Discussion relating to the operations of MTA MetroNorth Railroad including west of Hudson operations and discussion of CtDOT sponsored rail operations such as Shore Line East and the Springfield to New Haven Hartford Line

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  by NIMBYkiller
Isn't this supposed to be tied in with the 287 project?

  by JoeG
This has been talked about for at least 30 years. When I first noticed the project, the idea was supposed to be for a high-speed rail link to Stewart. I don't remember the proposed route, but it would have cost billions--nothing was done. Rep Kelly's proposal is more affordable, but it would mean a Stewart-NYC trip of around an hour and a half. This is probably too slow to attract many passengers. If the link to Stewart were built, it might have a market among passengers in in Rockland and Orange counties. Sure, its prospects would improve with a new (high speed) Piermont Branch and a Hudson River crossing linking it with the Hudson Line. This project is being officially talked about and studied. Aside from money problems, it would have major NIMBY opposition in Rockland. I think the earliest it could happen would be 2025.

  by joshuahouse
By which time the three metro airports will be very very busy, even more then now. Who knows, if the ice caps were to actually melt (i suppose they must eventually, but not that soon by my book) It would be convently above the new ocean line :)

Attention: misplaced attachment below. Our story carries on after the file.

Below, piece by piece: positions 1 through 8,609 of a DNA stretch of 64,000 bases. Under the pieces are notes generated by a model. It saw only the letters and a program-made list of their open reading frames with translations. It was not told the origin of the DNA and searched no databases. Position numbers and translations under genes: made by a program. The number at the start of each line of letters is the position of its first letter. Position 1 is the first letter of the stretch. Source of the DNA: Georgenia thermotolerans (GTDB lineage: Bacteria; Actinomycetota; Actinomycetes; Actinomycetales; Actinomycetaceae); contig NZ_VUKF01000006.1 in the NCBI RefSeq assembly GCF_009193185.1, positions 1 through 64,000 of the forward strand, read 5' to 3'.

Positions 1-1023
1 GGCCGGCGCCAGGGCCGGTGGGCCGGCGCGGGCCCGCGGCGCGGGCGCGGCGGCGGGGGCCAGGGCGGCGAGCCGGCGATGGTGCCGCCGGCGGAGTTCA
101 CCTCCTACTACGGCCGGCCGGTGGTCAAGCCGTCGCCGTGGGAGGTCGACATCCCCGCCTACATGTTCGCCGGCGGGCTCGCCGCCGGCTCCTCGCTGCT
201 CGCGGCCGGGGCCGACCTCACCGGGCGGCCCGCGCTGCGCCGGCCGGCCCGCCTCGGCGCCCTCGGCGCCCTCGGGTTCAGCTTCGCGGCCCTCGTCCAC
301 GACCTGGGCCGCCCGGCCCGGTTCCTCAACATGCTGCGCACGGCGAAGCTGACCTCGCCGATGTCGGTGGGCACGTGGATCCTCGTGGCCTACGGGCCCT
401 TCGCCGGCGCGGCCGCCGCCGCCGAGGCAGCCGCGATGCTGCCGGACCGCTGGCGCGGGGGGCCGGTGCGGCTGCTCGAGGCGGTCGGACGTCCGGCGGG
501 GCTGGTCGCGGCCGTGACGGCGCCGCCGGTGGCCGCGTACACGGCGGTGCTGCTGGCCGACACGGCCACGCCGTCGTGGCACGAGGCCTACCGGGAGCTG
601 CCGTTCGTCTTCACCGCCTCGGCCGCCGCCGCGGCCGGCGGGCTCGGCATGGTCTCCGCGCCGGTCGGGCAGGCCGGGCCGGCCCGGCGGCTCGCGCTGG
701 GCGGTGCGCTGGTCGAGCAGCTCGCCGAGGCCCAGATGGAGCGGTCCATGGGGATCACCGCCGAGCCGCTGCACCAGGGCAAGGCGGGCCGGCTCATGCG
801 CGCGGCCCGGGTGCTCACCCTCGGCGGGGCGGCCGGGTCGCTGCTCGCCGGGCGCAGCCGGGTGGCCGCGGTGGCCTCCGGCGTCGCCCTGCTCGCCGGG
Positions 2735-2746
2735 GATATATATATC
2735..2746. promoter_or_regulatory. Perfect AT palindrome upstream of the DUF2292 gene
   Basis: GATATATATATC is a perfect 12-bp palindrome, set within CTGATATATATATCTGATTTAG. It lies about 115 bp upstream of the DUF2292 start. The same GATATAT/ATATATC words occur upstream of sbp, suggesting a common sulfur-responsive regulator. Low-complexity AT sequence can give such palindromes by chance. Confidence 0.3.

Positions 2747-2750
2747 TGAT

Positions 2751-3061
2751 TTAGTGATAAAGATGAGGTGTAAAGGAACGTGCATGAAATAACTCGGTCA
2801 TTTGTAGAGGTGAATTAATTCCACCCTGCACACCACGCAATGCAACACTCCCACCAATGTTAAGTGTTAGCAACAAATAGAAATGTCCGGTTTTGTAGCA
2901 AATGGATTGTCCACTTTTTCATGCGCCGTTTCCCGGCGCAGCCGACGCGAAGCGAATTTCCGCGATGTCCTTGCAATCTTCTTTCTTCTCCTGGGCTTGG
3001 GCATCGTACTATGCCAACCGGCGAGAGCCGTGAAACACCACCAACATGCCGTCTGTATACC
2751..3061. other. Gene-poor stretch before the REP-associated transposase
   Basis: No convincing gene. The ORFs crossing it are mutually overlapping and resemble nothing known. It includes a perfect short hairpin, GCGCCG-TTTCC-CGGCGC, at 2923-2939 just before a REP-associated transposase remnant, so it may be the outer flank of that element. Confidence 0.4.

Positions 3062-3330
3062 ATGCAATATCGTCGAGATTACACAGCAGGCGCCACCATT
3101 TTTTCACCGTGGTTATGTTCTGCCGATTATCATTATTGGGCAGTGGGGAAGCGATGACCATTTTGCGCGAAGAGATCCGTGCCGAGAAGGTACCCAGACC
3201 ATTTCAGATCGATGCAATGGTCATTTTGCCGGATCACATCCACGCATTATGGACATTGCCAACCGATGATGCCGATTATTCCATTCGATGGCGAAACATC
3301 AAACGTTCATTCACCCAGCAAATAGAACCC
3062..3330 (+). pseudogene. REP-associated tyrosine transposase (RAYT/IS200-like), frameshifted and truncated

by Otto Vondrak
I have no idea what good it would do to have a rail link to Stewart Airport. It's not a practical rail route and it's not on the way to anywhere useful that people would give up their cars.

  by Nester
As part of the "Safe, Accountable, Flexible, and Efficient Transportation Equity Act of 2005", Congresswoman Sue Kelly says she lined up 100 million dollars in federal funding for a rail link to Stewart Airport, that would presumably come from the Pt. Jervis Line.

While I know that the MTA looked at six or so trans-hudson options a few years ago, some of which included a link to Stewart, but I know nothing a dedicated link to the PJ line being decided upon by any agency.

Personally, until a consensus is reached on the future of the Tappan Zee bridge, which may or may not include a rail link, this is premature. A ride from a Stewart Airport station to Hoboken would be at least 90 minutes. The same ride to NY Penn Station would be at least 100 minutes or so when you factor in the change at Secaucus.

Does anyone have more information on this project? Additional funding sources? Other planned ROW improvements?


Sue Kelly Press Release

  by drewh
Well I can't speak for the new plan as I haven't seen anything yet, but I've got an old 1972 copy of the MTA capital programme. This is a 125 page bound book detailing status of all properties and improvements scheduled. Does the MTA still own Stewart and Republic airports?? They did in 1972.

Anyway as quoted from the above in 1972:
A key ingredient in Stewart's development as a transportation centre is a high-speed rail link into mid-town Manhattan. Such a link has been contemplated since the Airport's acquisition, and its engineering design is nearing completion. A 2.5-mile spur directly into the proposed terminal area will connect with the Erie Lackawanna Railway's Graham freight line. When modernized, this line will permit direct access to Manhattan's Pennsylvania Station via main line tracks and a new connection at Secaucus, New Jersey. The use of high-speed self-propelled gas turbine/electric passenger cars is planned thus permitting operation over both electrified and non-electrified trackage and a total elapsed time including intermediate stops of 58 minutes for the 60-mile distance.
Shame this never came into existence 30 years ago. There were some great projects discussed in the above book, many of which we are still waiting for: